PULSE WAVE: Similar to a square wave but non‑symmetrical. Pulse waves sound brighter and thinner than square waves, making them useful in the synthesis of reed instruments. The timbre changes according to the mark/space ratio of the waveform.
PULSE WIDTMODULATION: A means of modulating the duty cycle (mark/space ratio) of a pulse wave. This changes the timbre of the basic tone; LFO modulation of pulse width can be used to produce a pseudo‑chorus effect.
Q: A measure of the resonant properties of a filter. The higher the Q, the more resonant the filter and the narrower the range of frequencies that are allowed to pass. This will be explained in more detail when we talk about filters later in the series.
RELEASE: The rate at which a signal amplitude decays once a key has been released.
RESONANCE: The characteristic of a filter that allows it to selectively pass a narrow range of frequencies. See Q.
RING MODULATOR: A device that accepts and processes two input signals in a particular way. The output signal does not contain any of the original input signal but instead comprises new frequencies based on the sum and difference of the input signals' frequency components. Ring Modulators will be covered in depth later in the series. The best known application of Ring Modulation is the creation of Dalek voices but it may also be used to create dramatic instrumental textures. Depending on the relationships between the input signals, the results may either be musical or extremely dissonant — for example, ring modulation can be used to create bell‑like tones. (The term 'Ring' is used because the original circuit which produced the effect used a ring of diodes.)
SAMPLE AND HOLD: An analogue 'memory' circuit used to store the keyboard voltage when a key has been released. Without this, the note would change as soon as the key was released. Sample and Hold circuits may also be used to extract random voltages by sampling a noise waveform at regular intervals. This latter function was much used as a rhythmic device in the early days of synthesis; the random voltages could be used to control oscillator pitch, filter frequency, envelope level and so on. The applications of sample and hold circuits will be further explored later in the series.
SINE WAVE: The waveform of a pure tone with no harmonics.
SQUARE WAVE: A symmetrical rectangular waveform. Square waves contain a series of odd harmonics.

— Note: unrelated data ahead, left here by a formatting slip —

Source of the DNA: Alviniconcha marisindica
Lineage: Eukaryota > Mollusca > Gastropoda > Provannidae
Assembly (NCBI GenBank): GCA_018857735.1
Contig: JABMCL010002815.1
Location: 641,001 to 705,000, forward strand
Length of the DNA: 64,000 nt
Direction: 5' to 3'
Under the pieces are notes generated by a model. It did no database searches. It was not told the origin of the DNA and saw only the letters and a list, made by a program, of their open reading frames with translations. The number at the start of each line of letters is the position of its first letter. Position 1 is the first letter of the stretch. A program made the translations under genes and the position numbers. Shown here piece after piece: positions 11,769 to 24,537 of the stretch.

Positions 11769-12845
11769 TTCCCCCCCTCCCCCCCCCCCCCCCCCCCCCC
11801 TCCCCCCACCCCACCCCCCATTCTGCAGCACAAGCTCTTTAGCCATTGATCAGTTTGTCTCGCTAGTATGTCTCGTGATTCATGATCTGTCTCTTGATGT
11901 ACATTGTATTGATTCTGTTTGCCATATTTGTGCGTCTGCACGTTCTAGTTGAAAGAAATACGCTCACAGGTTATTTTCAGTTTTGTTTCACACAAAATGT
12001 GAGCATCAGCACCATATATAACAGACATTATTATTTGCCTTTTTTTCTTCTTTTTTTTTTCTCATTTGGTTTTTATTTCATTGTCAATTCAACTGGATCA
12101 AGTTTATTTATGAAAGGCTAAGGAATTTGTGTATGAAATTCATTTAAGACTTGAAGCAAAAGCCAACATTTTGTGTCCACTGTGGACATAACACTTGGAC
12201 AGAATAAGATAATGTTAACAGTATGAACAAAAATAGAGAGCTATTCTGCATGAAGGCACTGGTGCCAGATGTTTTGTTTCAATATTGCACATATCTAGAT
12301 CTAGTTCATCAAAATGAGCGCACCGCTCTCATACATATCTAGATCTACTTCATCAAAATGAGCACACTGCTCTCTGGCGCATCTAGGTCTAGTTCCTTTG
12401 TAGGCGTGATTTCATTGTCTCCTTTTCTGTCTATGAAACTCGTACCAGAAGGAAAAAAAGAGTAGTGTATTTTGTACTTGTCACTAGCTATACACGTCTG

SAWTOOTWAVE: So called because it resembles the teeth of a saw, this waveform contains only even harmonics.
SUBTRACTIVE SYNTHESIS: The process of creating a new sound by filtering and shaping a raw, harmonically complex waveform.
TIMBRE: The tonal 'colour' of a sound.
TREMOLO: Modulation of the amplitude of a sound using an LFO.
TRIANGLE WAVE: Symmetrical triangular shaped wave containing odd harmonics only, but with a lower harmonic content than the square wave.
VELOCITY: The rate at which a key is depressed. This may be used to control loudness (to simulate the response of instruments such as pianos) or other parameters on later synthesizers.
VIBRATO: Pitch modulation using an LFO to modulate a VCO.
WAVEFORM: A graphic representation of the way in which a sound wave or electrical wave varies with time.
Though the square wave is one of the basic waveforms used in analogue synthesis, its close relative, the pulse waveform is arguably just as important. The square wave is so‑called because the 'period' of its high state is exactly the same as the period of the low state; it has a 1:1 mark/space ratio where the mark is the time the voltage is high and the space is the time the voltage is low.
If we change the mark/space ratio, the sound becomes thinner and more buzzy as the harmonic content changes, and instead of having a square wave, we now have a pulse wave. Pulse waves are particularly useful for creating buzzy reed tones.
Many synths allow the mark/space ratio to be modulated using the output from the LFO (and often other sources too) which produces a very interesting result called Pulse Width Modulation.
If you were to use two square wave oscillators running at exactly the same frequency, then modulate the pitch of just one of them using an LFO to produce vibrato, the result would be a simple but effective chorus. The down side is that you use up two oscillators to do it, and on a basic synth two oscillators might be all you have! Conveniently, you get exactly the same result by pulse‑width modulating a single oscillator, which provides an ideal way to fatten up the sound of an unsophisticated synth.
This is the first article in a two‑part series. Read /www.soundonsound.com/sos/1994_ar....